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AMERICAN ENCAMPMENT.

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counter movement on his part; while the forays and skirmishes by which he might harass them, would school and season his own troops. He had three faithful generals with him: Greene, his reliance on all occasions; swarthy Sullivan, whose excitable temper and quick sensibilities he had sometimes to keep in check by friendly counsels and rebukes, but who was a good officer, and loyally attached to him; and brave, genial, generous Knox, never so happy as when by his side. He had lately been advanced to the rank of brigadier at his recommendation, and commanded the artillery.

Washington's military family at this time was composed of his aides-de-camp, Colonels Meade and Tench Tilghman of Philadelphia, gentlemen of gallant spirit, amiable tempers and cultivated manners; and his secretary, Colonel Robert H. Harrison of Maryland — the "old secretary," as he was familiarly called among his associates, and by whom he was described as "one in whom every man had confidence, and by whom no man was deceived."

Washington's head-quarters at first were in what was called the Freemason's Tavern, on the north side of the village green. His troops were encamped about the vicinity of the village, at first in tents, until they could build log huts for shelter against the winter's cold. The main encampment was near Bottle Hill, in a sheltered valley which was thickly wooded, and had abundant springs. It extended southeasterly from

Morristown; and was called the Lowanica Val

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EXPLOIT OF GENERAL DICKINSON.

thither, and backward and forward, and paraded about to such effect, that the visitor on his return to the British camp, reported the force under the old general to be at least five thousand strong.1

Cantonments were gradually formed between Princeton and the Highlands of the Hudson, which made the left flank of Washington's position, and where General Heath had command. General Philemon Dickinson, who commanded the New Jersey militia, was stationed on the west side of Millstone River, near Somerset Court-house, one of the nearest posts to the enemy's camp at Brunswick. A British foraging party, of five or six hundred strong, sent out by Cornwallis with forty wagons and upward of a hundred draught horses, mostly of the English breed, having collected sheep and cattle about the country, were sacking a mill on the opposite side of the river, where a large quantity of flour was deposited. While thus employed, Dickinson set upon them with a force equal in number, but composed of raw militia and fifty Philadelphia riflemen. He dashed through the river, waist deep, with his men, and charged the enemy so suddenly and vigorously, that, though supported by three fieldpieces, they gave way, left their convoy, and retreated so precipitately, that he made only nine prisoners. A number of killed and wounded were carried off by the fugitives on light wag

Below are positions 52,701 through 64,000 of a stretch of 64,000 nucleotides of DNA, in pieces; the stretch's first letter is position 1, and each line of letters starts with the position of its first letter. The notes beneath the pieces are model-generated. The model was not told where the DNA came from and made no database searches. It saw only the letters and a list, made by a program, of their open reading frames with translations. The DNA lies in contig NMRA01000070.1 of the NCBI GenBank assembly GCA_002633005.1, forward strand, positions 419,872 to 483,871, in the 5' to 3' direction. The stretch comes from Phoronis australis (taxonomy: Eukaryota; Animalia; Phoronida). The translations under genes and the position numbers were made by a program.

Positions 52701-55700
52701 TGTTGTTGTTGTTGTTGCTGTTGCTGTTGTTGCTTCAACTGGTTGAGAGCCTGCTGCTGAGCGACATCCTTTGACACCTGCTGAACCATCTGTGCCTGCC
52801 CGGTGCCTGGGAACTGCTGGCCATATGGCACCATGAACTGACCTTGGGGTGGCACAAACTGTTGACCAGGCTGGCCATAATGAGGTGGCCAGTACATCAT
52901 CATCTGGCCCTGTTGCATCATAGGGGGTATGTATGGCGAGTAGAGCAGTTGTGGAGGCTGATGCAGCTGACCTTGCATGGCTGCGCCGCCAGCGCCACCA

ns.2

1 Sparks' Am. Biography, vol. vii. p. 196.

2 Washington to the President of Congress. Also note to Sparks, vol. iv. p. 290.

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PREVALENCE OF THE SMALL-POX.

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neglect or refuse to comply with this order were to be considered adherents to the crown, and treated as common enemies.

This measure met with objections at the time, some of the timid or over-cautious thinking it inexpedient; others, jealous of the extraordinary powers vested in Washington, questioning whether he had not transcended these powers and exercised a degree of despotism.

The small pox, which had been fatally prevalent in the preceding year, had again broken out, and Washington feared it might spread through the whole army. He took advantage of the interval of comparative quiet to have his troops inoculated. Houses were set apart in various places as hospitals for inoculation, and a church was appropriated for the use of those who had taken the malady in the natural way. Among these the ravages were frightful. The traditions of the place and neighborhood give lamentable pictures of the distress caused by this loathsome disease in the camp and in the villages, wherever it had not been parried by inoculation.

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Washington," we are told, "was not an unmoved spectator of the griefs around him, and might be seen in Hanover and in Lowantica Valley, cheering the faith and inspiring the courage of his suffering men.' It was this paternal care and sympathy which attached his troops personally to him. They saw that he regarded them, not with the eye of a general, but of a patriot, whose heart yearned towards them as countrymen suffering in one common cause.

1 Notes of the Rev. Joseph F. Tuttle, MS.

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